Industry Insider
3 reasons marketers are dragging their feet on new technology
July 08, 2014

Wearables and the Internet of Things are growing, so why is the industry lagging behind? Here are three barriers hindering progress.

Technology is moving faster than consumer adoption at scale

With so many tech companies getting involved in the wearables trend and the Internet of Things, it's created a gold rush of product roll outs. Were consumers even ready for Samsung to release a smartwatch? Probably not, but Samsung felt they had to in order to plant a flag in market share. New products and innovations are being rolled out so quickly that it's actually outpacing mainstream consumer adoption, which is inhibiting any kind of significant growth and scale. These things have become vague gadgets to the consumer, who assumes that they will someday mature. However, with the industry not giving new products much time to breathe in the market, it might be shooting itself in the foot. Wearables and the Internet of Things also have no big flagship company (e.g., Apple and the iPhone) behind it as an energetic cheerleader.

Marketers don't know if they have a role to play right now

With massive adoption not being achieved, it's unclear at this point to marketers whether or not they have a seat at the table. At best, advertising strategies for wearables and connected consumer products are in their testing phase, and it looks that it will remain this way for a while. Add to that the looming pressure placed on the industry to tackle current real challenges (Millennials, mobile, Generation Z) and there's not much time or money left for experimentation on products that are only in their infancy. Because of this, most of the industry is sitting back and waiting for things to mature.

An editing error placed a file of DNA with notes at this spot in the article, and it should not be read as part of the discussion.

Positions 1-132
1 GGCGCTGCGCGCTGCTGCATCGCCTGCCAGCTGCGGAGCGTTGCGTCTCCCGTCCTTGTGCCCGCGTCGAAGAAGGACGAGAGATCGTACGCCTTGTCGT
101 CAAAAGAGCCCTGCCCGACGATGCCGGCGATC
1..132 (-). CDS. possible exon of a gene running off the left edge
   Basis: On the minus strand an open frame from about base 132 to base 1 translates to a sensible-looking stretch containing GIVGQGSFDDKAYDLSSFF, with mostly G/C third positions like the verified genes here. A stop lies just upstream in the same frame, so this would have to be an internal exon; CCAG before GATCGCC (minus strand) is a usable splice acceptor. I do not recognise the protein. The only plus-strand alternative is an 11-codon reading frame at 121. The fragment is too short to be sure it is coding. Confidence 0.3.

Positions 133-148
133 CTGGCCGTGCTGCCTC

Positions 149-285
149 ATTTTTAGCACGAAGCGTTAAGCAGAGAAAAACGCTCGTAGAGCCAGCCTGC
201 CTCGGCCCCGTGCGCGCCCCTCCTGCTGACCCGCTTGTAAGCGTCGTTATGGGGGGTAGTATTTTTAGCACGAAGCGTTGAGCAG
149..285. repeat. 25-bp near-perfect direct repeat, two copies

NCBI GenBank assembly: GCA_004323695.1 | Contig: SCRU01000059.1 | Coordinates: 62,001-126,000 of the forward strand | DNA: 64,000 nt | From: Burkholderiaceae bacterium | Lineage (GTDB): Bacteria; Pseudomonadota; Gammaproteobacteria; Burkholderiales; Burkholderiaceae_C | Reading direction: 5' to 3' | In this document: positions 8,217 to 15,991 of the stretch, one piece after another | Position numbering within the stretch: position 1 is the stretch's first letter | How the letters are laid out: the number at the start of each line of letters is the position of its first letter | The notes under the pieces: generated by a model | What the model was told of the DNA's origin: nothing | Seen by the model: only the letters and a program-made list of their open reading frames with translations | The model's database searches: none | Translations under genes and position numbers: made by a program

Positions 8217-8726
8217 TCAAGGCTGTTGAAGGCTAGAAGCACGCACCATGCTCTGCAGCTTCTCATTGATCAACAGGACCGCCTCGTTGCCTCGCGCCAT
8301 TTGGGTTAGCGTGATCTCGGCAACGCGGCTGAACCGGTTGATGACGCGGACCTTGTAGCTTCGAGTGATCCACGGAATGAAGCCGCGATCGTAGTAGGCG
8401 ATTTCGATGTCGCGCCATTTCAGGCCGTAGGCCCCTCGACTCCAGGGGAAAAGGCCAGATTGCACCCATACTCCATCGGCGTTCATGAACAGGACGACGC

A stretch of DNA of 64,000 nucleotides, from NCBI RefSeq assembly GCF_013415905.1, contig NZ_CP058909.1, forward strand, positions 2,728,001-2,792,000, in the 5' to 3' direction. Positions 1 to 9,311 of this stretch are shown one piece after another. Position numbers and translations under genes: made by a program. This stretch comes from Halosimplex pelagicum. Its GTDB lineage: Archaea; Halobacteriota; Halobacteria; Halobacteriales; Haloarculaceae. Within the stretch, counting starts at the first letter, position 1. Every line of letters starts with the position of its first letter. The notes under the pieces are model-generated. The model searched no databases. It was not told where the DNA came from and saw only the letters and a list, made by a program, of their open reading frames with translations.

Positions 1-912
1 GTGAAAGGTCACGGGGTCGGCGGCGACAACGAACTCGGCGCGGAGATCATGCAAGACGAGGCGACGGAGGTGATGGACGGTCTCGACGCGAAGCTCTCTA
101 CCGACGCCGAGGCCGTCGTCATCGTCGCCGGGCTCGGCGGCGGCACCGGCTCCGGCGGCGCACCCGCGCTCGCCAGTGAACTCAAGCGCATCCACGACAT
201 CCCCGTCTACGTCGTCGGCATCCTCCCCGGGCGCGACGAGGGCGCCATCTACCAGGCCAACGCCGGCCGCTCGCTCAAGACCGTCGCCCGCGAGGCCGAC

The industry does not know how to provide utility yet

With interruption advertising losing favor, marketers know that the new way to talk to consumers is to provide context, relevance, and utility. Every advertising message these days must be contextually relevant and provide some sort of help, otherwise you're just annoying people. While marketers are learning how to best do this on mobile, there's no clear sense of how to accomplish this on wearables or on connected consumer products. Why? Because these devices are currently closer to novelties than necessities. Nobody really needs a smartwatch, Fitbit, or a coffee maker that is cloud-connected -- at least right now. As the market matures, the importance of these things will reveal itself, and marketers will understand how to inject their voice to provide assistance and utility.

Geoff Ramsey, Chairman & Co-Founder of eMarketer speaks with iMedia about why marketers are waiting for mainstream cues before owning the wearable revolution and Internet of Things trend.

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Article written and video edited by senior media producer David Zaleski.

"Accountant one-eyed and a old abacus" image via Shutterstock.